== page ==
NPV (nucleopolyhedrovirus)

NPV (nucleopolyhedrovirus) is a viral disease of caterpillars that occurs naturally in Australia.

As a pesticide, NPV is highly specific, safe and environmentally friendly (does not harm humans, wildlife or other insects), making it ideally suited to include in an integrated pest management approach.

Scientific name


Distribution and habitat

NPV can be used in a range of field crops.

  • In sorghum, NPV is highly effective (should reduce population levels by more than 90%, if you follow the application guidelines), and the preferred product to manage helicoverpa.
  • In other crops, use a molasses-based additive. Control varies depending on a range of factors, including temperature and larval feeding behaviour.

NPV can persist for years in a protected environment such as the soil, but is killed by exposure to ultraviolet light in sunlight, and high temperatures.


Current commercially-available formulations of NPV are registered for use against helicoverpa species. These products are not toxic to beneficial insects in the crop, but may impact larval parasitoids indirectly (if there is insufficient time to complete development in infected larvae).

You do not need to protect beneficial populations in chickpeas, as predator and parasitoid populations are naturally low due to the presence of malic acid on the leaves.

Impact on pests

After ingesting NPV, infected larvae will eat normally for a couple of days before reducing feeding substantially. Diseased larvae typically climb to the top of the plant to die. Shortly after death, the body becomes flaccid and its skin ruptures, releasing millions of infectious virus particles. When many larvae are living close together, they can infect each other and create an outbreak.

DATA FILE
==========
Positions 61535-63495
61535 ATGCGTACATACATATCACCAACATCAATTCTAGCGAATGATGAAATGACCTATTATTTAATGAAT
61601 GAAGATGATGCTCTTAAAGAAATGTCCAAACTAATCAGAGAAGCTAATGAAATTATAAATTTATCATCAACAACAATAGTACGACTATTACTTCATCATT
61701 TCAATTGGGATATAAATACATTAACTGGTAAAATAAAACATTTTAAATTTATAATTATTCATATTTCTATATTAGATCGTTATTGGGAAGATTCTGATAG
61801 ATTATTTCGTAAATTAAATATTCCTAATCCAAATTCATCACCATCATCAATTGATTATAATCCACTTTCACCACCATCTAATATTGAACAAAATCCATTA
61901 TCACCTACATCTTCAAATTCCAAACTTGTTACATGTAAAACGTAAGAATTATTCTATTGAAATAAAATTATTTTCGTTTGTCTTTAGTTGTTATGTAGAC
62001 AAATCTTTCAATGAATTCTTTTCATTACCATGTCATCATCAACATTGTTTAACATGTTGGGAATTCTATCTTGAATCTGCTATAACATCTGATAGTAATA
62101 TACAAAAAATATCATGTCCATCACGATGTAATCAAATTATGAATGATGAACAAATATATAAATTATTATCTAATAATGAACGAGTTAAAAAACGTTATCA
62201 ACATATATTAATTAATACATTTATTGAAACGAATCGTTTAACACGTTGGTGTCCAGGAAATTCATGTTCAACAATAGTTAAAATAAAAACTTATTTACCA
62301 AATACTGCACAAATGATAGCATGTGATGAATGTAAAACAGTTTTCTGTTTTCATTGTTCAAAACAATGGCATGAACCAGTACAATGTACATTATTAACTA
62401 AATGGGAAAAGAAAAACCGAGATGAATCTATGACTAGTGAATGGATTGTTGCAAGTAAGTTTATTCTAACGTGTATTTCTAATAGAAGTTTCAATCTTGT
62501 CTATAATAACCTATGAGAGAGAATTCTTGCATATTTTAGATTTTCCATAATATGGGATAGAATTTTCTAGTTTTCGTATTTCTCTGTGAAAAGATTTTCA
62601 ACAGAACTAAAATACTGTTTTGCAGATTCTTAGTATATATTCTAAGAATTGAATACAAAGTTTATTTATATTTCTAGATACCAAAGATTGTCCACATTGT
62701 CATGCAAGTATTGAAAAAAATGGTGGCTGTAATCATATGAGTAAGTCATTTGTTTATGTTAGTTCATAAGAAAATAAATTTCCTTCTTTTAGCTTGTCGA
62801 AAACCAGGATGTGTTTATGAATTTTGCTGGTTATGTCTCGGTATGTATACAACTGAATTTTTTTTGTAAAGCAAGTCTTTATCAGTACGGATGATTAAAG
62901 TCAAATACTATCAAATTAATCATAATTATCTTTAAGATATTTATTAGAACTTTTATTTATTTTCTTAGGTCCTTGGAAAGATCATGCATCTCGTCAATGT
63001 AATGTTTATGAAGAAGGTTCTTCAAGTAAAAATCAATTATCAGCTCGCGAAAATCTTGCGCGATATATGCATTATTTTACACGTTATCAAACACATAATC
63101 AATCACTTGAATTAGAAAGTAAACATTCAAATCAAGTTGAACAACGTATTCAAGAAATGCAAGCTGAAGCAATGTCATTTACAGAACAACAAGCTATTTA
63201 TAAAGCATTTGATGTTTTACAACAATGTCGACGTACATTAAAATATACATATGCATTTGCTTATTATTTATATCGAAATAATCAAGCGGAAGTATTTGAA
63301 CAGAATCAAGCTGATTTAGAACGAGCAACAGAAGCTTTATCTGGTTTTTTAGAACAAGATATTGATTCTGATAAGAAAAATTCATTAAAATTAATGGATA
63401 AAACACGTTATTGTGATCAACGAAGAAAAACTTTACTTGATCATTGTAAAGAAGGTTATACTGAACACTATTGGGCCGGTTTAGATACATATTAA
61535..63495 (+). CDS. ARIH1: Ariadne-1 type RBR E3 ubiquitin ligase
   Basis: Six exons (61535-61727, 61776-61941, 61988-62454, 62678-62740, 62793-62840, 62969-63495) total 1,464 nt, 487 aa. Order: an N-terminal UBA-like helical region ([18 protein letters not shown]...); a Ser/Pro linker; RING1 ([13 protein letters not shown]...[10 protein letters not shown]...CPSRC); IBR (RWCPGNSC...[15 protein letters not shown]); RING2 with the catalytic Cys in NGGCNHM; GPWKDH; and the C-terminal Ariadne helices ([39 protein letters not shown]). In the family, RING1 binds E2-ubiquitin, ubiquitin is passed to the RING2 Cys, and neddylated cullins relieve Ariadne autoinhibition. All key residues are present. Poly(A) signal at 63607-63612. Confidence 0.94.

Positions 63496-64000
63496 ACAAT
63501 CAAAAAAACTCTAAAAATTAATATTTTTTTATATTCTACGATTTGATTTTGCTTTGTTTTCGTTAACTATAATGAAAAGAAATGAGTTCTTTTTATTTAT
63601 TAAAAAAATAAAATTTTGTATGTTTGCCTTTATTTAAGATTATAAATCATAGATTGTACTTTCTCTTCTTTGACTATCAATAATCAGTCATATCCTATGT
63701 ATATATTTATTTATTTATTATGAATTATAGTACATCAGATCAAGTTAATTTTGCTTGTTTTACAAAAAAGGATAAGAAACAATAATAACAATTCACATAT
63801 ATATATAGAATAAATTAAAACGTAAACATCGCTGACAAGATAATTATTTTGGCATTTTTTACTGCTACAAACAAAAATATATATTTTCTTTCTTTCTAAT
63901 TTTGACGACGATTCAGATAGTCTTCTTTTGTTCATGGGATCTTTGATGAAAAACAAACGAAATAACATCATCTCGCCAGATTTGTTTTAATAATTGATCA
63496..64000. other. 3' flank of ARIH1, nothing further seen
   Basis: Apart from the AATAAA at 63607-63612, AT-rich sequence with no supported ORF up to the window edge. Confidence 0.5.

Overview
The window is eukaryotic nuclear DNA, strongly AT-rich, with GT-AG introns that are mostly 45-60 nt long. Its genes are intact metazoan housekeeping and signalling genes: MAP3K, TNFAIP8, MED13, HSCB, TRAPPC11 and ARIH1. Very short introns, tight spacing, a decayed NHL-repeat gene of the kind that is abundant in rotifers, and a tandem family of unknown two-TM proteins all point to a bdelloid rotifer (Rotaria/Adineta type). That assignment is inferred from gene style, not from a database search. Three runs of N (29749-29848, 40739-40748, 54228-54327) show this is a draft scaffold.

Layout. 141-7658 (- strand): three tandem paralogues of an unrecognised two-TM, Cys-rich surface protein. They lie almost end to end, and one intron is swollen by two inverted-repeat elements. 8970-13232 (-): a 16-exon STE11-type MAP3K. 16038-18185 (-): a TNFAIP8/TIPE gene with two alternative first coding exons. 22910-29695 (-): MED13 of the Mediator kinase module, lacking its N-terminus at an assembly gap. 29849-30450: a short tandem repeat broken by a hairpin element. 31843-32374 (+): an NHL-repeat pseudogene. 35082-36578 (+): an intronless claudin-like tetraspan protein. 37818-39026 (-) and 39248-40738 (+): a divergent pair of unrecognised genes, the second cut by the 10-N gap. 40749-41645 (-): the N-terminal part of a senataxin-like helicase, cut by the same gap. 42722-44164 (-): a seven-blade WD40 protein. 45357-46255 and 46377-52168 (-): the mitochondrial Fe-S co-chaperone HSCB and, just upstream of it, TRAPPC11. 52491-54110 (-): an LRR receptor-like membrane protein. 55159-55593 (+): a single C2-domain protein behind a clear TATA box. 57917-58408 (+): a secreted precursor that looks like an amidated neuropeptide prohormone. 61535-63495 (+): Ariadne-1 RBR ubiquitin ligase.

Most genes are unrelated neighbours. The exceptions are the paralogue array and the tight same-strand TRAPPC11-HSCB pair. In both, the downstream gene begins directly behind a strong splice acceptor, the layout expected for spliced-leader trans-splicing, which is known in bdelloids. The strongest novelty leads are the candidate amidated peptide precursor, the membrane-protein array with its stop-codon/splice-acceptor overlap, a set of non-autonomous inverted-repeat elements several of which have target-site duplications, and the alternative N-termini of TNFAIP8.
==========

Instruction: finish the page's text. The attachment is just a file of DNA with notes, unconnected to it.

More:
Helicoverpa are unlikely to develop resistance to NPV. Both the naturally occurring viruses and the commercial products are a mix of many strains, each with a slightly different infection strategy.

Life cycle and ecology

NPV particles are called polyhedral inclusion bodies (PIBs), and must be eaten by the larvae for infection to occur.

Once the PIB is ingested, the virus infects the gut cells, spreading to the blood within 24 hours, and then to almost all the tissue in the body. Even a single PIB is usually enough to kill a caterpillar.

NPV can kill young larvae within 4 days of ingestion, and older larvae within 7 days, depending on dose and temperature. Cooler temperatures can prolong the larva's survival to more than 10 days.

Factors that influence effectiveness

Temperature has a major impact:

  • Daytime temperatures of 25–35°C are ideal for NPV activity.
  • NPV activity is slower under cooler conditions (do not apply below 18°C).
  • Larvae may stop feeding below 15°C, and take a while to recover. Delay applying NPV until temperatures have warmed to above 20°C following a cold night.
  • Larvae death may take longer in cooler weather, but this will not influence overall damage levels.

Infection relies on the larva ingesting the virus. Larvae in sheltered positions are more difficult to reach.

  • Levels of 40–90% (average 60%) larval infection are possible on young cotton; however, in flowering cotton, larvae can shelter in squares and flowers.
  • NPV will not control larvae sheltering in maize cobs, but will affect larvae on the silks.

Further information